I talked about this conference in the past, but only in terms of what my roles have been. As the application is open as of today, I want to give some more context.
Even the Buddhist say: Life is suffering. Okay, they also say how to alleviate suffering, but this process is hard and long, and for many not very appealing. This means we are faced with a lot of darkness in our lives and one task is bestowed upon us: finding light.
I guess you know him. Maybe you know him under a different name or even a different sex, but you met at least one of the family Van Doubts.
For the last three days, I was on a training to become a Design Thinking Coach. To take part in this training was one of my goals for this year, when I sat down at the end of last year to think about how I can turn my life into a more positive one again. Being exposed and having the opportunity to try out different Design Thinking (from now on DT) methods made me think where and when I can use this knowledge.
I think there are good and bad questions. Or let me rephrase. There might be good times to ask a question and bad times.
What are your goals in life? This, or in a similar fashion, you might hear in job interviews, on a date, or reading a self-development book. They recommend us to set high, audacious, almost impossible goals. And, of course we set goals for ourselves, too. They can be small or big. The question is: What happens when you reached a goal?
There is this wonderful quote by Marianne Williamson with its line: “Your playing small does not serve the world.” Today, I took a minute to really think about this line and how I behave on a daily basis.
Yesterday, I had dinner with a friend and colleague from work. We spoke about different things, but one topic, we spoke about a bit longer: leadership. Part of it was also how we can develop ourselves and what kind of help would be good. At one point in the conversation we spoke about the role of a mentor.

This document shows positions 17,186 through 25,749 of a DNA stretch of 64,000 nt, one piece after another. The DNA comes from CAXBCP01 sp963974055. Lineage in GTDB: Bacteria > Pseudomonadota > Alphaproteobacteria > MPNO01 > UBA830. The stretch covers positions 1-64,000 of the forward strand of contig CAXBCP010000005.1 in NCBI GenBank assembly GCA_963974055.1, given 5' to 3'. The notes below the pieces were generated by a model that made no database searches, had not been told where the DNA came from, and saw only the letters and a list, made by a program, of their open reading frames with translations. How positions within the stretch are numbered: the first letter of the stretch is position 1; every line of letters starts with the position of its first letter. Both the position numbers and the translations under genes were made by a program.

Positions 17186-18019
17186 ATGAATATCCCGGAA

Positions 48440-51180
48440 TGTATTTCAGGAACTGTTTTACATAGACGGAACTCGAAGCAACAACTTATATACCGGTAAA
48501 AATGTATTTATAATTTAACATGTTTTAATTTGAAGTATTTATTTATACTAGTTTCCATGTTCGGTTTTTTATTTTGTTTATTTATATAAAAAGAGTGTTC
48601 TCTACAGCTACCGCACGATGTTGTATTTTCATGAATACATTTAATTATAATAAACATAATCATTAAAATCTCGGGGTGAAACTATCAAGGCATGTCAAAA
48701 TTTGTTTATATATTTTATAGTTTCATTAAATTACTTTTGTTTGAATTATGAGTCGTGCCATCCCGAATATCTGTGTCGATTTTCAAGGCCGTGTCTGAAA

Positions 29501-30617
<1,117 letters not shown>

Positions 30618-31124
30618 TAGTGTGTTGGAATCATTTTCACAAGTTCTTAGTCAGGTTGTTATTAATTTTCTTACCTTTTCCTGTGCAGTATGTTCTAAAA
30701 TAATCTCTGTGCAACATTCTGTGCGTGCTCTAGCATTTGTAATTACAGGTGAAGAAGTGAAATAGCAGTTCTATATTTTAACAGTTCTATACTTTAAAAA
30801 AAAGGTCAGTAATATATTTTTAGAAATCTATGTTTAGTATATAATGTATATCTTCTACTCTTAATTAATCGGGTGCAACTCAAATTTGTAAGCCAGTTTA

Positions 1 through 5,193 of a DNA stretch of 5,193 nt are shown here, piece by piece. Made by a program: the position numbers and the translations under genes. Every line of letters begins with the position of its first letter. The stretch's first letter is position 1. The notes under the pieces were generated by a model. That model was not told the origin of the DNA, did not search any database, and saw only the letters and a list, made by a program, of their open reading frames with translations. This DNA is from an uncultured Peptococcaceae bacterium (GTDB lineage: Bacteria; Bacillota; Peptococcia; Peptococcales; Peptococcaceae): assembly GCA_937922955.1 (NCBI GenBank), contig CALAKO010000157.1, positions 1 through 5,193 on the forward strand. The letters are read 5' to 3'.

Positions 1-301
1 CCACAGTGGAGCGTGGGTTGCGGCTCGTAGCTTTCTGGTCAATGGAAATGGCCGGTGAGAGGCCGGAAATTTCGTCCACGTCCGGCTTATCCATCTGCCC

What if…? That is a question most of us asked ourselves. It is also a question we know might not be the best one as it holds ourselves in the past and inhibits progress. But maybe we are using the question in a wrong way?
When you close your eyes and you throw a stone, the chances are high that you hit self-help. There are countless books about the topic. In one of Germany’s biggest book stores Thalia, there are even complete sections devoted to the topic. There are many, many, many blogs writing about this topic. Mine is no different, although I mainly try to help myself =). Why is there such a huge supply and apparently demand for self-help?
If I want to grow and develop myself, I need to accept and embrace change. Change means that something has to die in order to make room for something else. Death is not a nice thing to think about it and we are often reluctant to accept changes. It is often even harder when it comes to changing ourselves. So how can I do this? How can I transform?
A couple of days ago, I watched the documentary about Dirk Nowitzki, the German basketball player, who plays for the Dallas Mavericks. There was this one part about judging your own success, which I found interesting. Interesting enough to write about it in my blog =).
The heading might be a bit vulgar, but I am not addressing you, but rather myself. Or maybe you also need to get things in order, then maybe my reflection is helpful for you as well.
During the last two days I facilitated a vision/mission workshop for 28 people. As you might guess, finding a common vision for 28 people is in itself a challenging task. In addition, there was a time constraint and a group which consists of sub-groups. On top of that, not all of them did know each other before and there was no time for a team building. All in all, a big challenge for me.
Life can be quite nice, when you don’t face your fears. It can feel secure and comfortable. However, this state lets little room for development. So, today I decided to go to Chile for a few weeks, facing my fear of flying.
Deeply embedded in my life motto is to understand. I want to help others to become happier by understanding themselves and others. I think that through really wanting to understand ourselves and others, we can alleviate most of our pains. But how to become good at understanding?
This will be another new series. From time to time, I want to share stories from heroic figures with you. Or at least what I consider to be heroic. I think it is good to have those stories which stem from real people and are not from our favorite movies. If you are not sure why it matters to have a hero in the first place, you can have a look at this entry.
At times, it is good to have someone put a mirror into your face, that you can realize what you are doing. And although this might be difficult to accept, especially right at that moment, there are few things others can do to us to help us grow.